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Shortage of psychiatrists in Maine near 'crisis levels'

More older psychiatrists are retiring but there aren't enough younger providers to take their place

MAINE, USA — A dwindling number of psychiatrists is reaching "crisis levels" according to some mental health providers. 

Dr. Jeff Barkin is a psychiatrist who practices in Portland and the incoming president of the Maine Medical Association. 

He said according to the Maine Association of Psychiatric Physicians, which tracks licensed providers, the number of psychiatrists in Maine dropped by 50 percent between 2015 and 2020.

As more older psychiatrists, retire there aren't enough younger providers to take their place in a field already struggling with cuts in Maine Care, the state's version of Medicaid. Dr. Barkin said his first opening for new patients is in October.

"That's fairly typical. Nine of my colleagues are retiring. If I could double or triple my time that would be great, but still we need more of us," Barkin said. 

Christina Reed had a traumatic childhood and was suffering from symptoms of post-traumatic stress disorder triggered by the loss of her father. Her primary care doctor began treating her and put her on a waiting list for a mental health specialist.

After spending a year and a half waiting, by chance, she met Barkin who connected her with Tri-County Mental Health Services. Within weeks she had a therapist and was on a new medication. She also began working as an administrative assistant in Barkin's practice.

"There is light at the end of the tunnel. I feel for people who are going through that experience and needing an outlet and not having it," Reed said.

Tri-County has more than 3,000 clients in Androscoggin, Franklin, and Oxford counties and provides services in other counties statewide. There are currently hundreds of patients waiting for outpatient mental health services.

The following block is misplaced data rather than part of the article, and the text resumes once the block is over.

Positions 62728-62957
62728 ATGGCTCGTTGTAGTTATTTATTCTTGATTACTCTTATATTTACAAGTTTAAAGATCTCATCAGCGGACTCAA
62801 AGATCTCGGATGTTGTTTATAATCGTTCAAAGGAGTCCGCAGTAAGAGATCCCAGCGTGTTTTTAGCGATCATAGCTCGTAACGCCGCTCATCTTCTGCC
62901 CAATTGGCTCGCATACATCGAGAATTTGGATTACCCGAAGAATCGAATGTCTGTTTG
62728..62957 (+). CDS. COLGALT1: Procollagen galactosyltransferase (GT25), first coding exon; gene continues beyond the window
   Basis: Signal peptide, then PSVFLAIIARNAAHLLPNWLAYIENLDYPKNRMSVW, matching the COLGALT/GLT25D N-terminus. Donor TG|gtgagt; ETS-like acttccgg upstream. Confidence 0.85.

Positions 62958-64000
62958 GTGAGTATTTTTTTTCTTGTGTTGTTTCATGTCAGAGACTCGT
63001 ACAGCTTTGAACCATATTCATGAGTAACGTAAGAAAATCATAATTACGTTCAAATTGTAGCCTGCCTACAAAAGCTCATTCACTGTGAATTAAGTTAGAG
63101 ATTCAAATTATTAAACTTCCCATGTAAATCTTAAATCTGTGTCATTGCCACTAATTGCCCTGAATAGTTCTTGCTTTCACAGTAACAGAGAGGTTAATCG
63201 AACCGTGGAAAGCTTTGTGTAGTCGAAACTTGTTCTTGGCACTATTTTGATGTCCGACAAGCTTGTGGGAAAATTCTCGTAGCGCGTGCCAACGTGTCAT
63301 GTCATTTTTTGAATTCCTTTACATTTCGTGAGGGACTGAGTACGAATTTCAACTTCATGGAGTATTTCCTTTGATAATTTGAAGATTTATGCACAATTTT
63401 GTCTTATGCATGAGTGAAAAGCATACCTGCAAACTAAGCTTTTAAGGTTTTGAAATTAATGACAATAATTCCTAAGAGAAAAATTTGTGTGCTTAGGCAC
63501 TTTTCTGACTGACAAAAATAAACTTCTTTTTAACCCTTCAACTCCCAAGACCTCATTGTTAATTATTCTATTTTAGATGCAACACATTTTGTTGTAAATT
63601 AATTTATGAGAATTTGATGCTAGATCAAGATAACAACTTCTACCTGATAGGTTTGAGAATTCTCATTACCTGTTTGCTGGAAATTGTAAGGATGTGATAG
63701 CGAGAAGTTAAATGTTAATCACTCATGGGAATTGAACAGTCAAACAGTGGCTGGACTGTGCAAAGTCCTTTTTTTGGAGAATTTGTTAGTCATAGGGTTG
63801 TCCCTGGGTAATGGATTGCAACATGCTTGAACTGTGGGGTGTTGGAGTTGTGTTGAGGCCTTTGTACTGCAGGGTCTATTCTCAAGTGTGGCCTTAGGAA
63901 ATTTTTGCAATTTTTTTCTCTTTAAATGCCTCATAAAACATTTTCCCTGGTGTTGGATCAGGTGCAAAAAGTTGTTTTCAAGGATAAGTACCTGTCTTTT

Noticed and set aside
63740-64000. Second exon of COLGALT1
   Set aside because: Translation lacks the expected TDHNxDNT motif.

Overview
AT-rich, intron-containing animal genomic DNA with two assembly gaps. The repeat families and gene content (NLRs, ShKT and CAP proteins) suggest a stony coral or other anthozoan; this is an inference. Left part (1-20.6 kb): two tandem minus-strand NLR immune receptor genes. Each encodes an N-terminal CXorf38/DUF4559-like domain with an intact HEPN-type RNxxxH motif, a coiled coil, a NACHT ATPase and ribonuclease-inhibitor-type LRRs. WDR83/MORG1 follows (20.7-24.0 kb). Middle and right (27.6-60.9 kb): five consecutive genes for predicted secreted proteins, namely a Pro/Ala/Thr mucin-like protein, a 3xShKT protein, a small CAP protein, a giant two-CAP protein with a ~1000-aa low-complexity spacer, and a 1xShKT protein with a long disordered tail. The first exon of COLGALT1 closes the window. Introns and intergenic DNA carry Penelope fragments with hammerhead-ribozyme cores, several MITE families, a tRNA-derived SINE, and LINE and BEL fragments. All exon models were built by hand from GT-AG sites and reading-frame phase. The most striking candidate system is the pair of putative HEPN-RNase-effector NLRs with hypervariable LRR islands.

The field has also been crippled by cuts to the Maine Care program, the state's version of Medicaid, back in 2014. With less funding to boost programs and offer incentives, the non-profit community health programs often can't compete when recruiting mental health specialists. Catherine Ryder is the C.E.O of Tri-Country Mental Health Services.

"Often what we hear is that the salary we offer is not competitive with larger health care systems," Ryder explained.

But more patients are also accessing treatment through Telehealth. Barkin and other psychiatrists regularly consult with primary care providers on a volunteer basis, all in an effort to bridge the growing gap in mental health services.

For more information about the Maine Association of Psychiatric Physicians 'Consultation Project', click here.

Barkin said patients should advocate for mental health services with the help of their primary care physician. 

For help and information about mental health services, call the State Crisis Hotline at 1-888-568-1112.

888-568-1112